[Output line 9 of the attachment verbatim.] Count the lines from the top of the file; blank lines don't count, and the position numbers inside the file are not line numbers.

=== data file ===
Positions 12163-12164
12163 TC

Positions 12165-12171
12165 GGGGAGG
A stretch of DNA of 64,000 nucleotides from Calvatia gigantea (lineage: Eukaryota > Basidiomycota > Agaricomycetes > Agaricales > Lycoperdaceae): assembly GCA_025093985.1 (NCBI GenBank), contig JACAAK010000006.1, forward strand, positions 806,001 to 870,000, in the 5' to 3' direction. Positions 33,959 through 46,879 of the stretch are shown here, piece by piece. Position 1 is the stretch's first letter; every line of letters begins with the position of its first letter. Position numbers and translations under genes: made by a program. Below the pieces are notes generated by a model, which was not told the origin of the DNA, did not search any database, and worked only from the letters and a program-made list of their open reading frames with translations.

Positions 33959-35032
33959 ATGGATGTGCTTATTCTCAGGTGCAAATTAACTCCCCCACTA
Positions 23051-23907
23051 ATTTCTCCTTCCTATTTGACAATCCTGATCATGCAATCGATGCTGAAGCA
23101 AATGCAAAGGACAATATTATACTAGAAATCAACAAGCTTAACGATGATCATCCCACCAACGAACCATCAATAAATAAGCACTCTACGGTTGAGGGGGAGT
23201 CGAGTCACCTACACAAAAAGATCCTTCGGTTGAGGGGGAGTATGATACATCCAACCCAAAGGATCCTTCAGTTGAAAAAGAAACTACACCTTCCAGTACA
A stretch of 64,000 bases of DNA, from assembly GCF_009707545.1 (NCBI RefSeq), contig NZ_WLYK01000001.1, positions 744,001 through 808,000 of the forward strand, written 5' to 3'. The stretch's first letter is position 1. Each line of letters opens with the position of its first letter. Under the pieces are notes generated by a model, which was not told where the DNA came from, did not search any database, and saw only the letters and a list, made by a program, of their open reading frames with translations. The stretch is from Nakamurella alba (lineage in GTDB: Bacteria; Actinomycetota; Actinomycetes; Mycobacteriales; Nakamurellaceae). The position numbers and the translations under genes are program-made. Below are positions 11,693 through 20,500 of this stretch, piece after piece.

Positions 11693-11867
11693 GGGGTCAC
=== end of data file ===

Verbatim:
23051 ATTTCTCCTTCCTATTTGACAATCCTGATCATGCAATCGATGCTGAAGCA